June 9, 2009
We know how limited the influence of the European Parliament (EP) is in the shaping of the EU’s economic policy and in managing the current financial and economic crisis. And we also know that what parties say before parliamentary elections is not necessarily the policy they implement afterwards, especially not if it is the EP that it is elected.
But still: we decided to take a look at the positions of the major parties on economic and financial issues and in particular whether there is an EMU dimension to what they have to say. Afterall, the Parliamentary Committee on Monetary and Financial Affairs since the start of EMU has become more and more active, in particular in its dialogue both with the ECB and the Eurogroup President, and it has in the past issued reports on the reform of EMU governance. Hence we publish a review of the major parties' positions on economic governance.
Today we start out with the Europeans People’s Party (EPP) which gained 263 seats in the new PE and went into the elections with a joint party manifesto.
Its positions with regard to economic governance and the Eurozone are pretty unspectacular. Its very first point on this issue is the quest for a "better coordination of fiscal and monetary policies" and to be “careful not to bend the rules of healthy public debt management more than absolutely necessary for special action. […] The Stability and Growth Pact remains the main framework for ensuring financial discipline.” This sounds very much like a Franco-German compromise to say something on EMU, but on the lowest common denominator.
The second mayor concern in the manifesto’s section on economics and finance is to “Prevent a resurgence of protectionism within the EU” and to protect the single market. “European governments have to resist the temptation to use the economic downturn as a pretext and use taxpayers’ money to bail out uncompetitive industries.”
So the major concern of the PPE seems to be that the current crisis does not erode the ordo-liberal setting of the EU. Regarding crisis management and future prevention, only a few points emerge from the programme, such as rebuilding “the international financial architecture” with a “clear demand to strengthen international cooperation in the framework of an enlarged G-20 and other international institutions, taking also the increased role of the emerging economies into account.”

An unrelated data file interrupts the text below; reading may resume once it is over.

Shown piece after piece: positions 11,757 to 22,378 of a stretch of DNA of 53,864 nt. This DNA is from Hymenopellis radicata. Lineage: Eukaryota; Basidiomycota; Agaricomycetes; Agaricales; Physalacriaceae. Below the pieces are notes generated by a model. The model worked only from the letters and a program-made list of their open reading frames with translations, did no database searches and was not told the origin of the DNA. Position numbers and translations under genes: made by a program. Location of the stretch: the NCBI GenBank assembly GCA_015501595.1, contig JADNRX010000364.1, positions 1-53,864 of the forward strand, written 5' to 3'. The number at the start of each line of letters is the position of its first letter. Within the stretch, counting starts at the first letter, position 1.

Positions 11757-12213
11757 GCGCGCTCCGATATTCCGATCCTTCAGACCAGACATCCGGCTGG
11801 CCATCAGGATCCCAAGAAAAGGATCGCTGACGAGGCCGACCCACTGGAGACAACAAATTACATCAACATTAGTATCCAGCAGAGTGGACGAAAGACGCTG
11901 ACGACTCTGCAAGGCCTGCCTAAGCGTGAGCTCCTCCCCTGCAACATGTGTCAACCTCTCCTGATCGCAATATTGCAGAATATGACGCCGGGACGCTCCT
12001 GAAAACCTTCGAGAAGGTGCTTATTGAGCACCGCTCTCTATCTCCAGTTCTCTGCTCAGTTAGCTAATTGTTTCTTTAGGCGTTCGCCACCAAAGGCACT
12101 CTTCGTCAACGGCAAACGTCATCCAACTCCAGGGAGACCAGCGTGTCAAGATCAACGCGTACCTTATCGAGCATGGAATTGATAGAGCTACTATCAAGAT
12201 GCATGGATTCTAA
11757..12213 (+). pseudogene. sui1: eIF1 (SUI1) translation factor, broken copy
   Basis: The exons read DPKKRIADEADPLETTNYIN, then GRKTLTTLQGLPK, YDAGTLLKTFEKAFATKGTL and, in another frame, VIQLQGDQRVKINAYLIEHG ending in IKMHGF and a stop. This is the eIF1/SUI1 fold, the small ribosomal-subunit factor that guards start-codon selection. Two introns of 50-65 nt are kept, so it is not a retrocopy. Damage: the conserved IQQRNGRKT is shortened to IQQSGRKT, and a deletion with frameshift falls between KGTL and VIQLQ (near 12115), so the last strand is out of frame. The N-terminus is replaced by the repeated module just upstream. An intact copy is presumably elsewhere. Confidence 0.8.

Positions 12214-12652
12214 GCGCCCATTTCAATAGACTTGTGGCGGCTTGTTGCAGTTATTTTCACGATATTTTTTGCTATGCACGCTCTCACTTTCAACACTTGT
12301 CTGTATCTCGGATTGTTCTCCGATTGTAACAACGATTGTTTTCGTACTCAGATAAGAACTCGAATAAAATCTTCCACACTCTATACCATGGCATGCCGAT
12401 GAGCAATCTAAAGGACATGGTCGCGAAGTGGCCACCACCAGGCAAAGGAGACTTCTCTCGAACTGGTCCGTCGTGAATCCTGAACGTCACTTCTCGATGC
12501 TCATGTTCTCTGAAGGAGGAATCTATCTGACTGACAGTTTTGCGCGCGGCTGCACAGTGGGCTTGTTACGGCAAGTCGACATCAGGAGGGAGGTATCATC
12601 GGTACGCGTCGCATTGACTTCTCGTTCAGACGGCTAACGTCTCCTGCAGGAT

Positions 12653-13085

The PPE furthermore seeks to improve financial sector surveillance and the transparency and accountability of financial institutions: “Especially the risk potential of newly introduced financial instruments has to be assessed and the regulators should not allow instruments and practices which they don’t understand.” Furthermore, the PPE wants a “European-wide and rule-based regulatory system in the financial sector [...] to be introduced as a consequence of the current crisis in the financial markets.”
On the problems in the European banking sector the PPE remained opaque, stating merely the need of “Concrete political and economic actions to be undertaken in order to re-energise the ailing European banking sector. Banks must swiftly return to their original functions, that is, channelling credit to the real economy in order to finance companies and businesses”.
Regarding the future of economic policy making in the EU, the PPE says that "the creation of jobs is [their] core priority". Then, there are some suggestions why may be part of the answer, how: for instance by increasing overall spending on research and development to 4 % of GDP by 2015 as well as spending more on green technologies. It sticks to the goal of cohesion policy as an "important tool to promote the goals of the Lisbon Strategy". This sounds a little retro as most observers consider the Lisbon Strategy to be as dead as a dodo and policy makers are in search of a new narrative for the EU’s future growth strategy – some even dreaming of a kind of “New Deal”…. Anyway, the PPE wants these priorities to be reflected in the revision of the EU budgetary perspectives. Furthermore, it wants to have a systematic assessment of the impact of legislation on companies and employment and calls for more efforts in European transport policy in order to achieve an efficient Trans-European transport network.
Regarding EU and EMU governance, we should hence not expect new political impulse from the largest Parliamentary group in the EP.
We will next analyse the election manifesto of the European Socialists.